Tuesday, July 29, 2008

Day 2. Or is it Day 3? Uh... the Second Day Here. In The Netherlands, that is.

Megan was up before 6am, even though she didn't go to sleep until almost 11pm last night. (Maybe the nap Monday was a bad idea? Hard to say- what is preferable, a grouch or a spaz?)


We scurried around to get ready, as our Relocation Agent was going to meet us at 7:45am, so we ran down for the fastest breakfast ever at 7:30 or so. Chicken sausage, croissants, teensy muffins, fruit... the buffet was nice. They even had Ratatouille, which was pretty good! Kip and I both downed a cup of coffee, and we were off.

Megan is still barely eating anything- seems she only likes toasties (toasted cheese sandwich) and fruit. She managed to eat most of a pear and a few bites of a dutch pancake, we took some pastries for the road and met our agent.


First stop was Rijswijk (most likely not spelled correctly) which is near the Hague. There we applied for our Dutch residency, and really had a very pleasant experience with Dutch bureaucracy- we were in and out in less than 45 minutes. They are very civilized when it comes to government processing of people- you make an appointment. What a concept!

After we left with more stamps, stickers and hologram stickers in our passports, we headed over to the real estate agent's office, but she was not in. We landed in a cafe down the street from the office and had another cup of coffee with our agent, and Megan and I took turns drawing pictures for one another while Kip and Lette(? I am notoriously terrible with names, and adding a language factor only worsens the matter) went over maps, booklets and general info on some of the cities we would be visiting in the next few days, as well as good traffic routes to take to avoid some of the bad traffic that plagues the Netherlands during rush hour.

With some more caffeine in our systems, we were ready to house-hunt. Our real estate agent, Susan, was very hospitable and helpful. We looked at 4 different properties in Leiden, one of which is a strong contender for the title of "Noser Household, Netherlands." Dutch architecture is influenced by a few oddities- the taxation of property is based on the width of a house, so they are traditionally narrow-faced, but run deep into the property. Staircases look like a dare- they almost go straight up and the steps are almost exactly the depth of your toes and the ball of your foot. Megan wanted to scootch down the stairs on her behind- so did I, to be honest.


Leiden is a disgustingly adorable town- one of the properties we looked at was built in the 1500s, and most of the town center is the same age or older. There is gorgeous gothic architecture everywhere you turn, and, of course, a windmill. Leiden has TONS of canals, and a lot of properties face the water. Two of the homes we looked at were across the street from a canal. One of them was above a Chinese grocery, and yet another above a Snooker Hall (billiards, anyone?)- it's amazing where people live here!

Doesn't Everyone Have a Gothic Cathedral View?

We saw more "A Day In The Life of the Dutch" as we roamed and drove around Leiden. There seems to be an unspoken rule about biking- the maximum allowed passengers on a bicycle depends on how many you have to transport. We saw a mom with a new-style bike- the front wheel is separated from the peddler by a wheelbarrow-like bucket thing- and she had 2 kids in the bucket, one in a kid's bike-seat behind her, and one wedged between the seat rider and herself. We saw kids clinging for their life, riding on the cargo-carriers that most Dutch bikes have, and kids transporting friends on their handlebars.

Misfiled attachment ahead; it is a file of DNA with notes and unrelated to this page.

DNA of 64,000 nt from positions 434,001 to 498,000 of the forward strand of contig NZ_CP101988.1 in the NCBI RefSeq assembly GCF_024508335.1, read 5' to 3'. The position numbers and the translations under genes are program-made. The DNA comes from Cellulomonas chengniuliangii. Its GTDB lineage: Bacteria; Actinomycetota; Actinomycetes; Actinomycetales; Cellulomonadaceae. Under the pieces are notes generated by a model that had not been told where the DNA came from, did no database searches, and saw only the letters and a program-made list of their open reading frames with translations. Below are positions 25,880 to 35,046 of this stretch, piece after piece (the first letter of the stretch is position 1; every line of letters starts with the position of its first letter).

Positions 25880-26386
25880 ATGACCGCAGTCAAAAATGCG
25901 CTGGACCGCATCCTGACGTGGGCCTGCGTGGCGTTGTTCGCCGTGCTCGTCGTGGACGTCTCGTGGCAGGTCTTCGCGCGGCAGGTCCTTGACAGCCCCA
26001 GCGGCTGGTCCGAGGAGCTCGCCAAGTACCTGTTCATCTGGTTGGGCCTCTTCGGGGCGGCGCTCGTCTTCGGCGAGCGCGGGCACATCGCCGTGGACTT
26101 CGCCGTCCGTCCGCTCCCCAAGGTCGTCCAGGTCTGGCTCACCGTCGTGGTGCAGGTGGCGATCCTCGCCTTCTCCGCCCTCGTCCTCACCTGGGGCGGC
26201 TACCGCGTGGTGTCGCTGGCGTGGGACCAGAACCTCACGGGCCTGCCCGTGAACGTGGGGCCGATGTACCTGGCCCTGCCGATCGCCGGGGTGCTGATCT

We also saw a beautiful white swan swimming in the canal by the real estate office! It fearlessly swam up to us, and upon discovering we had no food to share, hissed at us (scaring Megan) and swam away, brooding.



We returned to the hotel, ate some lunch, drank more coffee, and I uploaded a ton of photos while Kip napped and Megan played. While Meg and I were playing Megan's new favorite game which involves hiding 5 rocks all over the hotel room while the seeker hides in the bathroom, Kip did some work. When we had played to the point where there were no original hiding places left, and Kip was still working, Meg and I headed downstairs and rented a bike to ride. She sat on the luggage rack like a good little Dutch meisje, and we rode around the buisness park the hotel sits in. I felt so rebellious riding without a helmet, my child clinging to fist-fulls of my jacket to stay on the bike!

About 7 we headed back to see if Kip was finished trading, and he was just wrapping up. We drove into Alsmeer (approximately 3 minute car ride) for dinner, Megan telling us the first half of the drive "I'm not tired!" and slumped in half asleep the second half of the drive. She was out cold all through dinner, and we kept checking her for a pulse.


I tried 2 things at dinner that I was surprised I liked:
1) Heineken. Well, Heineken in the Netherlands. TOTALLY different beer here in NL. It must suffer terribly during import to the USA.


2) Fries the Dutch Way. I know- it seems SO weird, but it's not actually mayonnaise like we know it in the US, it's sweet, like ketchup, and has a very mild flavor. I was the most shocked that I tried it, but almost equally as shocked that I liked it.